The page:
Staffordshire and Worcestershire Canal

Stourport & Return from Gailey Marina




Arriving at the marina

It’s that time of year for a family holiday. We have decided to travel from Gailey again – we fancy the sound of the Staffordshire and Worcestershire Canal as it is one of the oldest and reputedly one of the prettiest canals on the network.

There are four of us and we plan to travel from Gailey to Stourport-on-Severn and back. We arrive at Gailey at around 1.30pm.

Our boat, Upland Goose (an 8 berth) – is ready for us. The owner of Gailey Marina greets us – and he takes us through the usual health and safety paperwork - paperwork that I have to sign to say that I understand the rules and regulations of the canals.

We are shown onto our boat and talked  through the boat explaining where the wardrobes and cupboards are, where the gas cylinders are as well as the water tanks, all about the heating and the cooker – just general information.

At Gailey, you drive your car as near to the boat as possible and unpack – we generally put empty suitcases, cooler bags etc. back into the boot of the car once unloaded. You then take your car further uphill to a larger carpark area which is out of the way and leave it there.

Setting off

We have looked at our Map (Nicholson’s Guide No. 2) and because we set off at a reasonable time, we decided to head to Compton which is around 4 hours cruising away– with no locks at all. At Compton, there are a couple of pubs and a couple of takeaways and  a supermarket in case we realise we have forgotten anything!

Another stop you could make is just 2 hours cruising away at The Fox and Anchor at Cross Green – very popular for boaters on their first afternoon.

Almost 2 hours after leaving we pass the Fox and Anchor and carry on through the very narrow cutting just passed Forster Bridge – approaching

We moor up just before the first lock and it’s a mere 5-minute walk to the fish and chip shop from there – by 7.30pm we are happily munching away, and I would highly recommend!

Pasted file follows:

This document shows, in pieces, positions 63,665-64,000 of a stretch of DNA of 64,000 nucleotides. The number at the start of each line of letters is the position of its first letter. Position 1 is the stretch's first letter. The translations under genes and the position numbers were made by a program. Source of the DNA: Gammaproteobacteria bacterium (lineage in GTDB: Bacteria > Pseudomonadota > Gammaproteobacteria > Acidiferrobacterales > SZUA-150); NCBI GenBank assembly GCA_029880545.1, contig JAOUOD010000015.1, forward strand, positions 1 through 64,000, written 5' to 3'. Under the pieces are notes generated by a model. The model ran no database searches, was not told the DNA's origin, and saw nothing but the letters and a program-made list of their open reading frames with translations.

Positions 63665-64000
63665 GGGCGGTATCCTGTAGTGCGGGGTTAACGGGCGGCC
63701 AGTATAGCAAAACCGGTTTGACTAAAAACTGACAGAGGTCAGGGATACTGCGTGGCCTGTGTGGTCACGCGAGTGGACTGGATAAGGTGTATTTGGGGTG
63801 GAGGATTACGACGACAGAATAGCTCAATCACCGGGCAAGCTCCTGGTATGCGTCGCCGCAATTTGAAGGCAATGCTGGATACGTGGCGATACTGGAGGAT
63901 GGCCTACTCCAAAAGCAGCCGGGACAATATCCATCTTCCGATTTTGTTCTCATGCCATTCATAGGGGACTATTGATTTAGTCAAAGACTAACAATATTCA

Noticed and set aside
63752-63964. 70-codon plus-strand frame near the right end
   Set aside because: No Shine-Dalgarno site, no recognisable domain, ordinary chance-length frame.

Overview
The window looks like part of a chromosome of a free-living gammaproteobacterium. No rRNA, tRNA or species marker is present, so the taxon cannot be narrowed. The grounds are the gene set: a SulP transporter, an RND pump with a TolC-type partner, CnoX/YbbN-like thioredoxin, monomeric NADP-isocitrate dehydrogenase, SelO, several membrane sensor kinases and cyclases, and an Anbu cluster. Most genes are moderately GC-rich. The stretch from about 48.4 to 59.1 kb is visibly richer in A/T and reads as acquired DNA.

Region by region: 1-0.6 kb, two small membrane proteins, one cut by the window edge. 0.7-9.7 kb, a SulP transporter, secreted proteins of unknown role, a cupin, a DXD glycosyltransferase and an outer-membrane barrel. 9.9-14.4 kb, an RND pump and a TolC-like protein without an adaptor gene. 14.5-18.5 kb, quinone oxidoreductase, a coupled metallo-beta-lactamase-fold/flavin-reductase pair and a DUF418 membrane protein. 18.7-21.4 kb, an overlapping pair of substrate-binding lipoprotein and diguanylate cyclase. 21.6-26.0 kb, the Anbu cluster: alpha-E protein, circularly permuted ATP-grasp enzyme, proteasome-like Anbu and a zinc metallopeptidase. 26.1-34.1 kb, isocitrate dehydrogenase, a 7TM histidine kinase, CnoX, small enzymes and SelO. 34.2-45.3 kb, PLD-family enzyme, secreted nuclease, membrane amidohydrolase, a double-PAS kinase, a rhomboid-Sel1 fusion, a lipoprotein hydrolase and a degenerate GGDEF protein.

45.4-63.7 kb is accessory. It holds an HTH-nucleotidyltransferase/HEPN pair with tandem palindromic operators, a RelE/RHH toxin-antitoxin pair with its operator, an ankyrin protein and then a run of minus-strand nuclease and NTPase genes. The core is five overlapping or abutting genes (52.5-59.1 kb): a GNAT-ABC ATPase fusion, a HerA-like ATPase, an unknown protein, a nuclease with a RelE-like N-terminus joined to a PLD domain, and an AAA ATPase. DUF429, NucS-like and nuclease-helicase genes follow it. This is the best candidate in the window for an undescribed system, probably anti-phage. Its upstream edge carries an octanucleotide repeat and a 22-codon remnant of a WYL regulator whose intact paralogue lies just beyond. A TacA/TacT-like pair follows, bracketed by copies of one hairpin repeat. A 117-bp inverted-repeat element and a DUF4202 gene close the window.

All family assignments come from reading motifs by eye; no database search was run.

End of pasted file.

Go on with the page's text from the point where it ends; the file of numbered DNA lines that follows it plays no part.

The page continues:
Stourton Junction

Today we plan to get to Stourton Junction, which is around 16-locks away. We decide we will eat on board tonight and just concentrate on  getting as far as we can for today.

If we can get beyond Stourton Junction, then we will be in Stourport super early on Monday. It’s a beautiful day and I managed to take lots of great photos.

We cruise all day stopping only briefly for a picnic lunch. The only bit that we were a little concerned with was Bratch Locks, which we have been told is a series of 3 locks with a very short pound between each lock – one not long enough for the boat!

This sounds quite confusing to us but as it turns out it is permanently manned by lock keepers and once you see how it works, it all makes sense – and they get us through in no time. It’s very pretty though and always something going on, so you won’t be bored!

Today we need to find water and we have been advised by David that there are only 2 water points on this route (the only drawback of this journey)e stop at Greenforge where there is a sanitary station where we fill up ready for tomorrow.

After stopping at Stewponey Wharf to fill up the water tanks the next morning, we aim to be in Stourport at around 4pm.

From around Kinver, the canal starts to cut through impressive red stone cliffs. The canal is not so open now but even more winding and interesting with red stone cliffs towering above us – when the sun glints down they can be quite mesmerising.


Soon enough we are travelling through Kidderminster.

There are good moorings right next to Weavers Wharf which has numerous shopping outlets, but as it is very busy and noisy we were advised not to moor there overnight.

So, we carry on and very soon we are back in the country again. At either end of Kidderminster, there are rather nice pub restaurants as well so plenty of possibilities for lunch.

Only another hour or so later we are on the outskirts of Stourport.  We select a pub next to the Stourport Fair and near the river for a quiet meal We reckon we will come back at some point because some of the eating houses looked really good!

Heading home

The next morning, we intend to take it very easy and spread the 29 locks more evenly. In retrospect we wish we had done that on the outward journey.

Finally, on Saturday morning, we wake up to pouring rain and steered back. We pull into Gailey, steer the boat back in and moor up ready to re-fuel. We retrieve the suitcases from the car and pack up  quickly.

All in all, we thoroughly enjoyed our trip – it helped of course that the weather was superb for the whole week, but you really couldn’t find a prettier canal. It’s true there aren’t any spectacular aqueducts or long tunnels, but the surrounding countryside is exceptionally lovely and every day there are places you could stop and lunch or have an evening meal. Another lovely week, totally relaxing and doing every one of us the world of good. Can’t wait to do it again next year!


Marina: Gailey Boat: Goose |  Blog written by Becky.

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